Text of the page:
Interaction of Biologically Important Organic Molecules with the Unsaturated Copper Centers of the HKUST‑1 Metal–Organic Framework: an Ab-Initio Study
2015-02-12T00:00:00Z (GMT) by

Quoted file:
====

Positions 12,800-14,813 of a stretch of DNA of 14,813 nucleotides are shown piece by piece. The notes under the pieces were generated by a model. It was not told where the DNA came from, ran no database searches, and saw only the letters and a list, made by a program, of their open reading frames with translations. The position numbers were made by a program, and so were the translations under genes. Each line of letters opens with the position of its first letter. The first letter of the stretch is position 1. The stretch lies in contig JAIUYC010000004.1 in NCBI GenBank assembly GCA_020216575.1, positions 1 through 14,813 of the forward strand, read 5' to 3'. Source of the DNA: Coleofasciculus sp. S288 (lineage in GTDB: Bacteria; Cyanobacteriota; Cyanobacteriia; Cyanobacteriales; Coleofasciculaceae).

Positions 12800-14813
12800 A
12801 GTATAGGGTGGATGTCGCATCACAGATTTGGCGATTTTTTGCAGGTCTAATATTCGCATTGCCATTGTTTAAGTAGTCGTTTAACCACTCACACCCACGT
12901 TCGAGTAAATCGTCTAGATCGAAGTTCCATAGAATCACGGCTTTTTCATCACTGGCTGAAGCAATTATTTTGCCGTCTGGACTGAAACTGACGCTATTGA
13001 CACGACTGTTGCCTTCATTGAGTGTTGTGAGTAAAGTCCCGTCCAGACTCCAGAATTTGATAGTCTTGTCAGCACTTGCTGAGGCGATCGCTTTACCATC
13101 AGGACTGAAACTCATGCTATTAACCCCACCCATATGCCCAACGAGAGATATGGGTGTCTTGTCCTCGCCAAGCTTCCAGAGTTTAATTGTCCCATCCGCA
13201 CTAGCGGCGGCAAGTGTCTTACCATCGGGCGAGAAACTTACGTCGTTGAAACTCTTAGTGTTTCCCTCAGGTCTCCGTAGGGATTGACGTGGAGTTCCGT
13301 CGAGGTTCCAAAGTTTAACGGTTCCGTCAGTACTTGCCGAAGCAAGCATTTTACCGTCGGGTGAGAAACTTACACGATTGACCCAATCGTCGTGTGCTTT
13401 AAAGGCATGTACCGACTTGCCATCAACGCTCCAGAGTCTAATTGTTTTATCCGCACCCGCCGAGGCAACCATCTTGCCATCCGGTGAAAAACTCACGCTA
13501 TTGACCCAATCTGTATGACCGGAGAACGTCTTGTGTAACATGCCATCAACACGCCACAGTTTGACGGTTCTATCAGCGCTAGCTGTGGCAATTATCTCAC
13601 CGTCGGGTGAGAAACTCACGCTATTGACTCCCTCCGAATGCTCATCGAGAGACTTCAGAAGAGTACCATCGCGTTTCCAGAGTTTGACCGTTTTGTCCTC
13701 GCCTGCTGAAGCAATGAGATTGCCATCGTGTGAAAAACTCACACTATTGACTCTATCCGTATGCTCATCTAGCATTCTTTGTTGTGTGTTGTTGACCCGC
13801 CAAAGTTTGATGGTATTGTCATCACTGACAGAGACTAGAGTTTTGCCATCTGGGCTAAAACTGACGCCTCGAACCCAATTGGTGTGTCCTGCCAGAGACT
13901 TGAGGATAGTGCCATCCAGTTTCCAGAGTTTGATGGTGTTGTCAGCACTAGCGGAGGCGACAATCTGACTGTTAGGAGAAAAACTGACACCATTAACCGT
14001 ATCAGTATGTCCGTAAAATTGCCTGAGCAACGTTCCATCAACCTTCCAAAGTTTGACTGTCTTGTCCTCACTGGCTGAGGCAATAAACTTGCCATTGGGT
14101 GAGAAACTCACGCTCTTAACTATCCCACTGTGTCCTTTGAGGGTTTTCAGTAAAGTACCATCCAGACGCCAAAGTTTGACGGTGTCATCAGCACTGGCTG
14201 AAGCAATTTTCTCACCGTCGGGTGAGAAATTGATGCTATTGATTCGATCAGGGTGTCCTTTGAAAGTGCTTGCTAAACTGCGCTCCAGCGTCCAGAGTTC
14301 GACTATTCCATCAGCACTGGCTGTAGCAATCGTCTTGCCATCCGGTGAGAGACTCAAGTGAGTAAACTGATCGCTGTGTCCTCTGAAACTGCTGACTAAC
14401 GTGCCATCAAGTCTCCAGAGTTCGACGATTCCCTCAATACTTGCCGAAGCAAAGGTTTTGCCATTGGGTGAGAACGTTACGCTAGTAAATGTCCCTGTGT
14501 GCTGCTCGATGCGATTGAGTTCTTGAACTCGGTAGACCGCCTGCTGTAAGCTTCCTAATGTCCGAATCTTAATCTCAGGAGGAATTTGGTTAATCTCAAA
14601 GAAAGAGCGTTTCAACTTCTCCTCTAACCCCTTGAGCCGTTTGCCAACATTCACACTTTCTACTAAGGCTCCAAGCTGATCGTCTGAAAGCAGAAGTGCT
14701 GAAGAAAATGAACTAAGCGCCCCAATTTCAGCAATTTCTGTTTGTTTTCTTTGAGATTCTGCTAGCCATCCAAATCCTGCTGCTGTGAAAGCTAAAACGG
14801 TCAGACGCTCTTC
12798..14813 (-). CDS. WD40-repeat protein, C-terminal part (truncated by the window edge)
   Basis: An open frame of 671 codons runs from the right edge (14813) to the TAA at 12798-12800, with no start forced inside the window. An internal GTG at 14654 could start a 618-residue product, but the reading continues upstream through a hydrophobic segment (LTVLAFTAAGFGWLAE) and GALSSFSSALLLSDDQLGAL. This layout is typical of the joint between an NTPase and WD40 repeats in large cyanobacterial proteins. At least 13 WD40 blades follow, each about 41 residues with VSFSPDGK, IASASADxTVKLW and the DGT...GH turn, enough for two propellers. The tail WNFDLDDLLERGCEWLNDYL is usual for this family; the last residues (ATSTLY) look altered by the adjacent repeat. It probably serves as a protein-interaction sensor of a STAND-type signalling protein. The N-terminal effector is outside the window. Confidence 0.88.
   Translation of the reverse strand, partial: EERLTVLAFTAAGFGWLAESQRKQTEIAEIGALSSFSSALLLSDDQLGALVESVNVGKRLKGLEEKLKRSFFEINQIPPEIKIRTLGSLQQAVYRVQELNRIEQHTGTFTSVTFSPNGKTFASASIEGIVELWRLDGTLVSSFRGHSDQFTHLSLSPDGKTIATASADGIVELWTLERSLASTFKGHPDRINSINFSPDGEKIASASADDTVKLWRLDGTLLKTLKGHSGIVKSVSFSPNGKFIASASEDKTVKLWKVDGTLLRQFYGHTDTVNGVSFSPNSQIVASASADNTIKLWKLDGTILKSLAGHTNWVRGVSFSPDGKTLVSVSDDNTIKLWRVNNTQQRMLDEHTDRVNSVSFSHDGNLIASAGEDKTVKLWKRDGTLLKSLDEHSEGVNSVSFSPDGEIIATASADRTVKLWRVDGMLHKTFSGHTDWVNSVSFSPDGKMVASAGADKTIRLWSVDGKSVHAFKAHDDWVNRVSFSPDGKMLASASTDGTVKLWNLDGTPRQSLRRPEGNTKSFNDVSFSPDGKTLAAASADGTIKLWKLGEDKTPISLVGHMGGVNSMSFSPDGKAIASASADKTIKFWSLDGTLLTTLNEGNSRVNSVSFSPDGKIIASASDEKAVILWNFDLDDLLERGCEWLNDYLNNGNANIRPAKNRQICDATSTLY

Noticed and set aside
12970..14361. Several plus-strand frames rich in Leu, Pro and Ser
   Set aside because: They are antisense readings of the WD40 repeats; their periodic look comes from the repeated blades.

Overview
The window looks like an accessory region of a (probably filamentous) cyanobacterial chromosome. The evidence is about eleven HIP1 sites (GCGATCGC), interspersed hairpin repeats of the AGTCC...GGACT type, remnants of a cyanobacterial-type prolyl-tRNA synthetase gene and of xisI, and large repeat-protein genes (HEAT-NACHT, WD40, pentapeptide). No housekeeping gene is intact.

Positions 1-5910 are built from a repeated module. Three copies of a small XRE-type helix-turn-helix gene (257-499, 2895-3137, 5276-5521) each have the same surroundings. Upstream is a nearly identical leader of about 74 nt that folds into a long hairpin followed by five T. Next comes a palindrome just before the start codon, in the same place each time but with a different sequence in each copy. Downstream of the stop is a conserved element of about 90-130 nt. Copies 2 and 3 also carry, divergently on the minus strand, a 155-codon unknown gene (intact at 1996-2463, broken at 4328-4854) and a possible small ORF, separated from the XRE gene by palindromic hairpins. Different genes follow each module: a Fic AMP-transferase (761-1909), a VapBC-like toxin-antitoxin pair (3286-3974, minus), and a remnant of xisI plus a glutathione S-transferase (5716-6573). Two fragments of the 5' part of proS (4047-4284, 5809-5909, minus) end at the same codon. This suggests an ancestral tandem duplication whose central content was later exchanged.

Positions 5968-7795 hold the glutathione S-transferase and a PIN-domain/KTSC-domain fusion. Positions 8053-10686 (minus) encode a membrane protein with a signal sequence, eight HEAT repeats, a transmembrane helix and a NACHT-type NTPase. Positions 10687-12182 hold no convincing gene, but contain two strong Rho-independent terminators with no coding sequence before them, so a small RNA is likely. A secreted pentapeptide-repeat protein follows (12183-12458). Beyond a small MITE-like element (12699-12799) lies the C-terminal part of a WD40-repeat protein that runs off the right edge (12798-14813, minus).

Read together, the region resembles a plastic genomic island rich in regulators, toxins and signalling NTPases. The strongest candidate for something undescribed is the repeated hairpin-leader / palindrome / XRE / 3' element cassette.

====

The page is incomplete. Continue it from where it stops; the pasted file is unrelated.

Metal–organic frameworks (MOFs) provide new possibilities for their potential use in catalysis, gas storage/separation, and drug delivery. In this work, a computational study is performed on the interaction of biologically important organic molecules such as caffeine, urea, niacin, and glycine with the undercoordinated copper centers of the HKUST-1 MOF. Density functional theory calculations are used to identify the adsorption sites of the organic molecules in HKUST-1 and to calculate their interaction energies. Two types of interactions are calculated: (i) strong binding via their nitrogen or oxygen atoms with the copper atoms of the paddlewheel and (ii) hydrogen bonds with the carboxylate groups of the MOF. Certain molecules such as caffeine and niacin can interact simultaneously with more than two paddlewheels, thus making the interactions even stronger. The interaction energies vary from 75 kJ mol<sup>–1</sup> for glycine to 200 kJ mol<sup>–1</sup> for caffeine. The confinement of the guest molecules in the cage windows of the framework can also create strong interactions. To take into account the effect of coordination with multiple paddlewheels, a very large model of the HKUST-1 needs to be used. The numbers of (i) copper sites interacting with the guest molecule and (ii) hydrogen bonds between the carboxylate groups of the MOF and the guests have a major impact on binding strength. This is important information when applying rational design to create new MOFs that should serve as drug carriers.